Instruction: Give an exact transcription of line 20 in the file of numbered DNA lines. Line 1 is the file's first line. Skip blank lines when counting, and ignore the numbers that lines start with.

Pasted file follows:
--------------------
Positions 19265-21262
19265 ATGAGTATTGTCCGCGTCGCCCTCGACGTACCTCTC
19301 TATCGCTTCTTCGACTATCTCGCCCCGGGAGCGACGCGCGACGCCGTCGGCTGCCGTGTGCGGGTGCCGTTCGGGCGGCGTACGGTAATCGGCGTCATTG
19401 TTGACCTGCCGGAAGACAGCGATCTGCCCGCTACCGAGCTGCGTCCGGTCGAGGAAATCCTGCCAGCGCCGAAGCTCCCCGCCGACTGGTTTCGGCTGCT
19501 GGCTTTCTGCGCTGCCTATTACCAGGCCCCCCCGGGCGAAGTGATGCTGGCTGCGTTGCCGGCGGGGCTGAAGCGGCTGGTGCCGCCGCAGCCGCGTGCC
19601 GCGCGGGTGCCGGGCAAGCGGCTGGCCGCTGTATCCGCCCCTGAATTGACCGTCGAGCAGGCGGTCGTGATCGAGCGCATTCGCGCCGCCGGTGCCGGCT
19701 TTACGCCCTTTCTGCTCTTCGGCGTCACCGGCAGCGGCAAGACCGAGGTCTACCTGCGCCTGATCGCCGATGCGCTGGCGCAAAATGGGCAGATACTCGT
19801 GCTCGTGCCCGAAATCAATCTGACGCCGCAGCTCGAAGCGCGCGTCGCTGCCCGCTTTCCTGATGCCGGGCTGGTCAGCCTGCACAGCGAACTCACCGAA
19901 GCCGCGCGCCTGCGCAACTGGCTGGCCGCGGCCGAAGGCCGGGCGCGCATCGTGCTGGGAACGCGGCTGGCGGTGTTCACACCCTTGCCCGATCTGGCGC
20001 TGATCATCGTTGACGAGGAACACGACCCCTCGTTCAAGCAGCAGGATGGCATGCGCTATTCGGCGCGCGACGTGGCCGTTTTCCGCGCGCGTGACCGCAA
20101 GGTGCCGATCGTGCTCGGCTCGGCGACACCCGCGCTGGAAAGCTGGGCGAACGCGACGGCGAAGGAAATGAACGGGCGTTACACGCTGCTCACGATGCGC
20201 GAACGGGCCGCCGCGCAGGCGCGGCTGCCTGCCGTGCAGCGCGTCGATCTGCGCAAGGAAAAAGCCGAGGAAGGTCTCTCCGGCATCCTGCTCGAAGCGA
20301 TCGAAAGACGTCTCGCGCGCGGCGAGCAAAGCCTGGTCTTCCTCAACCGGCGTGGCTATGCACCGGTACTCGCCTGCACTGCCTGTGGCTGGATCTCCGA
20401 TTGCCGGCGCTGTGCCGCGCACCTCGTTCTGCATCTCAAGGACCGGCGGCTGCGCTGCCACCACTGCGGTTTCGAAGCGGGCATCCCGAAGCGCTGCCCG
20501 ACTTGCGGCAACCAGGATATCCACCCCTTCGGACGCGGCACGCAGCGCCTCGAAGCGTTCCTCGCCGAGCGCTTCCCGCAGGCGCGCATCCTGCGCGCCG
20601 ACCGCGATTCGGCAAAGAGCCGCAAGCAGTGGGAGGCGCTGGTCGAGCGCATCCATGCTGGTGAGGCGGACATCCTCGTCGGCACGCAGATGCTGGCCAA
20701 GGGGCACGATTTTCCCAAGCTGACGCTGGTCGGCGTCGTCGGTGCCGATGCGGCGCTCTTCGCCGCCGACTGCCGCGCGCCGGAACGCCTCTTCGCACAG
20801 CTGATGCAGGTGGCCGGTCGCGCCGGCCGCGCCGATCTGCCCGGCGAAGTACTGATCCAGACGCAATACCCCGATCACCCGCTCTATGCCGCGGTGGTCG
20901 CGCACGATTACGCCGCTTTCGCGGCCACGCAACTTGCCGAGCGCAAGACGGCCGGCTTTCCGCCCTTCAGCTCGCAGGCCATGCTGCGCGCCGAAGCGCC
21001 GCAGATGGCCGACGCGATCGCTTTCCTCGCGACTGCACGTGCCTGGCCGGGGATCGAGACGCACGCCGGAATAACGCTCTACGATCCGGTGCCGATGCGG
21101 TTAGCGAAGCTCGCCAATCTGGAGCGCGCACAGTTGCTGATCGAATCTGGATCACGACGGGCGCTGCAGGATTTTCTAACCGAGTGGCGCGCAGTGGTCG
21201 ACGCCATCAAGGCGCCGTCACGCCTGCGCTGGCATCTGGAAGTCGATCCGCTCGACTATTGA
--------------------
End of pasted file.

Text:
21001 GCAGATGGCCGACGCGATCGCTTTCCTCGCGACTGCACGTGCCTGGCCGGGGATCGAGACGCACGCCGGAATAACGCTCTACGATCCGGTGCCGATGCGG